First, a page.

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No, the United States have not lifted sanctions on Zimbabwe

IN SHORT: Following a US presidential executive order impacting Zimbabwe, social media was flooded with claims this meant US sanctions on the southern African country had been lifted. But the truth is quite a bit more complicated.

On 4 March 2024 US president Joe Biden signed an executive order ending the “emergency with respect to the situation in Zimbabwe”.

It withdrew three previous presidential orders – from 2003, 2005 and 2008 – that imposed sanctions on members of the Zimbabwean government, military and civil service.

The orders said these individuals were responsible for undermining democracy in Zimbabwe, contributing to the “deliberate breakdown in the rule of law” in the country, as well as “politically motivated violence and intimidation”.

Executive order 3288 of 2003 imposed sanctions on a list of 77 high-ranking officials, including Zimbabwe’s then-president Robert Mugabe.

This kicked off what became known as the US government’s Zimbabwe sanctions programme, implemented by the Office of Foreign Assets Control (Ofac). It was expanded by the executive orders 3391 of 2005 and 13469 of 2008 to include more officials, their immediate family and their businesses.

In his March 2024 order, Biden said that although he remained “concerned with the situation in Zimbabwe”, executive order 3288 was “no longer needed”.


‘Why Zimbabweans must go back home’

Soon after news of Biden’s order broke, social media users began to claim that it meant the US had lifted sanctionson Zimbabwe”.

In neighbouring South Africa, some versions of the claim have overtones of xenophobia.

A 13 March post on social media platform X, formerly Twitter, by Dudula News reads:

WHY ZIMBABWEANS MUST GO BACK HOME. The US has lifted sanctions on Zimbabwe and investors are looking to pour money into the country. ZEPs must be terminated with immediate effect so that Zimbabweans can go back home to rebuild their country.

Operation Dudula is a South African anti-migrant movement widely considered to be xenophobic. The Zimbabwean exemption permit or ZEP allows people from Zimbabwe to live and work in South Africa.

Other versions of the claim include:

  • Zimbabwe sanctions are lifted then zambabwean go home. USA lifted them so burn us South African when we come looking for jobs. 
  • Now that the United States has lifted the decades long of sanctions on Zimbabwe there is a very big speculation that there are somr countries that will be the next targets, and South Africa looks like the likely candidate …
  • The United States has lifted sanctions against Zimbabwe after 20 years, meaning that Zimbabwe can now access loans from the World Bank and International Monetary Fund to grow its economy.
  • Good news for Zimbabwe. US sanctions have been lifted all together according to informants… What a time. I'm going there to invest.

The claim can also be seen here, here, here, here, here, here, here, here, here, here, here and here.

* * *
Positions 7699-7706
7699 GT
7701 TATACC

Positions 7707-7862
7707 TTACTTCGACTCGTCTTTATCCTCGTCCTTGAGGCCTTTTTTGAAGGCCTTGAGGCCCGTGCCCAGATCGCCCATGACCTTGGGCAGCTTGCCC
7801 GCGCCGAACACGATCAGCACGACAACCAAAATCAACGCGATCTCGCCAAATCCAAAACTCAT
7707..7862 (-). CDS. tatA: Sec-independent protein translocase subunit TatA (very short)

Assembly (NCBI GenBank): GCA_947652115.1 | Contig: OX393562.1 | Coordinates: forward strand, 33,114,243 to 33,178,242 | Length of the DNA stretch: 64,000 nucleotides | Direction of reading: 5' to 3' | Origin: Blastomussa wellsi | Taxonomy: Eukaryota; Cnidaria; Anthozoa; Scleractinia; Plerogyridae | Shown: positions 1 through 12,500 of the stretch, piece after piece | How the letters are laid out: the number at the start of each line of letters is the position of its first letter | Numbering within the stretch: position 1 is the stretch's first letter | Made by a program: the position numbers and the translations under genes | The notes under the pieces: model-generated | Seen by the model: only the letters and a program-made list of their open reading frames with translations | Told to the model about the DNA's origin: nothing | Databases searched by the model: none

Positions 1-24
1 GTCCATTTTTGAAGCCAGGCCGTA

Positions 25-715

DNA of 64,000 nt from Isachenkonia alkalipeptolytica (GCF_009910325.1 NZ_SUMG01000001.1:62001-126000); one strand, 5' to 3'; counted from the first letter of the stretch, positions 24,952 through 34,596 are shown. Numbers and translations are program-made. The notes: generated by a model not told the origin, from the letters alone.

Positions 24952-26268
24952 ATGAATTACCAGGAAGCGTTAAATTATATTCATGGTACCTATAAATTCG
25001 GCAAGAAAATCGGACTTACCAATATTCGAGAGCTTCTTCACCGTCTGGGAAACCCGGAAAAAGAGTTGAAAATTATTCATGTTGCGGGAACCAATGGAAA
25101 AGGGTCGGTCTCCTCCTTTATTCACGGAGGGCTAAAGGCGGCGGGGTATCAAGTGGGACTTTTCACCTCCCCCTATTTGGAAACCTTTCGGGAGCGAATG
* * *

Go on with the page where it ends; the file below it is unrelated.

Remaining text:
Biden’s order did repeal the sanctions imposed in 2003, 2005 and 2008. But a new set of sanctions on individuals and companies was introduced at the same time. 

And sanctions against the country of Zimbabwe have not been lifted.

Sanctions moved to different regime – and Zidera remains

On 4 March, the day Biden signed the executive order, the US treasury’s Ofac imposed fresh sanctions on 11 Zimbabwean individuals and three businesses for “involvement in corruption or serious human rights abuse”.

The new sanctions list includes president Emmerson Mnangagwa and his wife Auxillia Mnangagwa, businessperson Kudakwashe Tagwirei and his wife Sandra Mpunga, as well as vice-president Constantino Chiwenga and defence minister Oppah Muchinguri.

The sanctioned firms are Tagwirei and Mpunga’s Sakunda Holdings, its subsidiary Fossil Agro, and the linked company Fossil Contracting.

The new sanctions were quickly condemned by government officials in Zimbabwe.

Targeted Ofac sanctions on high-ranking Zimbabweans now fall under the Global Magnitsky Human Rights Accountability Act, instead of presidential executive orders. Under the act, the US penalises foreign government officials for what it determines are human rights offences by freezing their US-held assets and barring them from entering the US.

More than this, the main thrust of US sanctions against Zimbabwe as a country, the Zimbabwe Democracy and Economic Recovery Act of 2001, is still in place.

Known as Zidera or Zdera and amended in 2018, the act, among other things, prevents Zimbabwe from accessing funds from global financial institutions. These include the International Monetary Fund and the World Bank’s International Development Association and International Bank for Reconstruction and Development.

On 7 March US state department official David Gainer clarified Biden’s order:

Our policy toward Zimbabwe has not changed, but our sanction tools have. We continue to have serious concerns about human rights abuses and corruption. Key individuals … bear responsibility for these actions … With the Global Magnitsky programme, we’ll better be able to promote accountability for persons who engage in that conduct in Zimbabwe.

While the order removed one sanctions regime, it was replaced with another. US sanctions on Zimbabwe have not been lifted.

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